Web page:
Depression is a tool for self-reflection and personal insight.*
Depression happens to all of us. It can take on many forms for many different people. It can destroy all motivation, all hope in a single moment. It can cause psychological and physical damage to the mind and the body. It can make you eat a tub of ice-cream as you watch re-runs of Friends, or make you not eat much for days on end.
Why does our body/mind come with this feeling of depression? And, although it’s fair to say we would love to avoid depression in its entirety, is that truly what is best for us?
Dr. David Buss has been quoted saying that depression is useful to disengage from a hopeless strategy – to motivate us to make or create new plans and paths. Looking back on my life, I’ve noticed a pattern in the times where I changed course or had a long moment of self reflection. Most of the times these events proceeded some form of depression. When I had just turn 21, I sank into a deep depression. I lost my girl friend, I was moving 1,200 miles away from home, I was drinking heavily. But at one moment (it felt like overnight) I snapped out of it, and that’s when it all slowly began to change. Moving 1,200 miles away from where I grew up in NJ turned out to be a blessing.
More recently, I was slightly unhappy overall and couldn’t exactly figure out why. Between having a painful cavity in my mouth, not working on my blog or other businesses, and being in a relationship that, despite my denial, was a major distraction to my work, I became depressed. So I did what I had to do, and learned from it. Although I would never blame anybody for my unhappiness, toxic habits and people can seep their way into your lives easier than you think.
When I left my two year career in finance, a certain form of depression came right before it. I call it a philosophical depression, where I realized I wasn’t living the life I wanted to live and I had basically become the exact thing I used to despise. (But for the record, working in finance taught me more about myself than anything else I’ve ever done, and I’ve made amazing connections through the work I did.)
Dr. David Buss also said it deflates our blind human optimism. We push forward thinking everything will work out and absolutely refuse to believe otherwise. This can seem good in the moment, even making us feel real warm and fuzzy inside, but if it ultimately doesn’t serve you in your progress than it needs to be reevaluated.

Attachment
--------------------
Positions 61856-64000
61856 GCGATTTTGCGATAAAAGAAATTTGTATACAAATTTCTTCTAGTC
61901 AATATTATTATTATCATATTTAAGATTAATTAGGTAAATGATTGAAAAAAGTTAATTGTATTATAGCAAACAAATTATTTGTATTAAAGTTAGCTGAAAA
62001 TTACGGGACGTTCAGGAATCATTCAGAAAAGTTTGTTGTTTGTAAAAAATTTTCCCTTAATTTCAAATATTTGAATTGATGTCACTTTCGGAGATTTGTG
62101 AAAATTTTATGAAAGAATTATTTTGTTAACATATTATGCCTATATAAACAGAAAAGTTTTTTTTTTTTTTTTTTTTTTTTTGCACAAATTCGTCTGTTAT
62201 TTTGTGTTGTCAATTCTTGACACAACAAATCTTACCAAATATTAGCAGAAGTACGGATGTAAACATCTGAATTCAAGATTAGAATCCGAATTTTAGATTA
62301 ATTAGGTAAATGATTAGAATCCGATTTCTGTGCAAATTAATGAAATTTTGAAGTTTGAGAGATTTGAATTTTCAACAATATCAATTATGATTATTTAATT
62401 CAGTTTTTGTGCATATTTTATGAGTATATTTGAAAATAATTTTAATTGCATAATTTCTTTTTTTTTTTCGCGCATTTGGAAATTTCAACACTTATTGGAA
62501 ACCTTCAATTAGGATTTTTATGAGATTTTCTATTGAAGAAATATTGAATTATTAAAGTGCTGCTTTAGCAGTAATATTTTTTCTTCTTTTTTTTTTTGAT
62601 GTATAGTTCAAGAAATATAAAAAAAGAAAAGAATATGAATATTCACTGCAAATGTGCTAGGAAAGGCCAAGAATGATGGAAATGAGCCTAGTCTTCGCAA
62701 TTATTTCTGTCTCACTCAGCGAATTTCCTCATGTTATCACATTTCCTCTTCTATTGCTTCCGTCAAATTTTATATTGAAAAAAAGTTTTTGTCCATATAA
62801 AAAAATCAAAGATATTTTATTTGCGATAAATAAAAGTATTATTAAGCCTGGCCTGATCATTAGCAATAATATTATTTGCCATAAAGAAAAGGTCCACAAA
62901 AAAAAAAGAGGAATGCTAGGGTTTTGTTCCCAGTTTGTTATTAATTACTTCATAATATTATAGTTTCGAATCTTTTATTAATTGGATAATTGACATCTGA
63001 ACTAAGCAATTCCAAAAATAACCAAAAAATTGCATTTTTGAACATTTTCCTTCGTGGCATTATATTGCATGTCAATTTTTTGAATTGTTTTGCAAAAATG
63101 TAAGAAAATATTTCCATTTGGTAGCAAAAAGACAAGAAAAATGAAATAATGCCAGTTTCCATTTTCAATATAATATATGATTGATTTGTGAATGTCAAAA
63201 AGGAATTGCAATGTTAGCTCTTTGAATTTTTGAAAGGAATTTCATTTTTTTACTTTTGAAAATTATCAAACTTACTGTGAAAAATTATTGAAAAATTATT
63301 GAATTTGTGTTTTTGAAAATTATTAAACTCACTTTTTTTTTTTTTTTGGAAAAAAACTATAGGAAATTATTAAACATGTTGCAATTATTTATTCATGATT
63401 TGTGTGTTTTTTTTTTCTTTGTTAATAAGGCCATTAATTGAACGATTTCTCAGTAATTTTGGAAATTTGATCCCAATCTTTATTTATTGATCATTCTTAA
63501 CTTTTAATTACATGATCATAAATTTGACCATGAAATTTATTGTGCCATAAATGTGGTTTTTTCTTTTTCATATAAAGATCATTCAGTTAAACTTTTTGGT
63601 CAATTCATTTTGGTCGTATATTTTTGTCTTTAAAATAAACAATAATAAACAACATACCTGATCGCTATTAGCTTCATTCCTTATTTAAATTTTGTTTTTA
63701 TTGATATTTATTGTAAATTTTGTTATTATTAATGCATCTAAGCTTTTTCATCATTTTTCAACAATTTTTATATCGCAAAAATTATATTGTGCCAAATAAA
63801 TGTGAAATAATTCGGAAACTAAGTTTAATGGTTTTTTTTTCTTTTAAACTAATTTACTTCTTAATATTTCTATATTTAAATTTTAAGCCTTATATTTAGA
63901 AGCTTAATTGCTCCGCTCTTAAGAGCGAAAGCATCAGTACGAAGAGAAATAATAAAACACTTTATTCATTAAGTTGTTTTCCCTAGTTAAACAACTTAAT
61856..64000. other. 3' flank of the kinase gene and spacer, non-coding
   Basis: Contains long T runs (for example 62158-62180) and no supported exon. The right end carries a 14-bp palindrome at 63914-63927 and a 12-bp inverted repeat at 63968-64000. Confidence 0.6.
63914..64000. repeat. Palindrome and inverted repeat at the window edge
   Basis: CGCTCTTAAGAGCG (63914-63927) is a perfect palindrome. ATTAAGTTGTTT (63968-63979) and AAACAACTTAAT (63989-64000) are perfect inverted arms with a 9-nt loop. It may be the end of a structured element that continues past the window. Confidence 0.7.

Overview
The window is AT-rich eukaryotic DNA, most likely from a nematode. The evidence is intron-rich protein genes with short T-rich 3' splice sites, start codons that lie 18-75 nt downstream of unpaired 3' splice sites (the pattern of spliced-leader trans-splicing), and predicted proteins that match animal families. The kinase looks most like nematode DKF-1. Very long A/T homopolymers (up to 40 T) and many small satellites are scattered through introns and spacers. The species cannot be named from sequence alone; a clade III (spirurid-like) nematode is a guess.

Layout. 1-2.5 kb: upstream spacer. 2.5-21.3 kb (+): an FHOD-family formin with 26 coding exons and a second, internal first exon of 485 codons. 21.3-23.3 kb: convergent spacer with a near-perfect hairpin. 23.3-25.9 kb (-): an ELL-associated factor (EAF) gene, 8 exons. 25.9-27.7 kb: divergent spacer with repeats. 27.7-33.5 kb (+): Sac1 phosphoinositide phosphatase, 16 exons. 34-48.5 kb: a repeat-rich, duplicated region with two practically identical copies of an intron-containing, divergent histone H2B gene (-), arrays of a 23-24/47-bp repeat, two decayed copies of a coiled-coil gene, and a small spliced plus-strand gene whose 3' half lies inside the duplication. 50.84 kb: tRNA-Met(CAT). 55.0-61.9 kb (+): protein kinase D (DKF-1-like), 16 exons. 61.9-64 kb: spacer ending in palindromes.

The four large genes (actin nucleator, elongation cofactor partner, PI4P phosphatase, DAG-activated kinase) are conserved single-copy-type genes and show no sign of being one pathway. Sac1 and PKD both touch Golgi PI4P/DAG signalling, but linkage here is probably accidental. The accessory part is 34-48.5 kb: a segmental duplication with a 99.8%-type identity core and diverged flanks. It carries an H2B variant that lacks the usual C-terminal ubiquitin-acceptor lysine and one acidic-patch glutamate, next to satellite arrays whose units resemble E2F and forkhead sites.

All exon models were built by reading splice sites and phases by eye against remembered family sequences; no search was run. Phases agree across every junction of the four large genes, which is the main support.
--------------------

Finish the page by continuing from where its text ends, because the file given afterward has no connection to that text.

A lot of “self-help” floating around the internet these days keeps telling us to believe in our self, to trust the universe, to give our self “self-affirmations.” I warn all who I come across to be wary of these words. Although there is some truth, you should take them with a rock of salt (like one the size of your fist.) It’s easy to look at these words and believe your own bull-shit. Consider it verbal turd-polish at best.
Back to depression, Dr David Buss says that it also sends a signal to other people who are close to you, maybe not directly, but if you know someone who is depressed, I’m sure they didn’t have to tell you, you could probably just tell. Human instinct and all…
My ex knew I was depressed shortly before we ended the relationship. She could tell over text messages that I just wasn’t myself, it wasn’t even in person. She blamed herself for it, which I told her not to do. Empathy is a powerful trait, and is one of the fundamental building blocks to human relationships.
Next time you’re depressed, you’re feeling down like you want to throw in the towel, or just lay in bed all day, or down half a bottle of whiskey, just remember that the depression inside you is normal, and learn to harness it effectively. Look inside your heart and your mind, and look at the life around you, and see what it is that truly ails you. Many beautiful things have been incepted during times of deep depression. Just look at the works of musicians and poets, story tellers and painters. Our emotions are what make things beautiful, even if they are painful.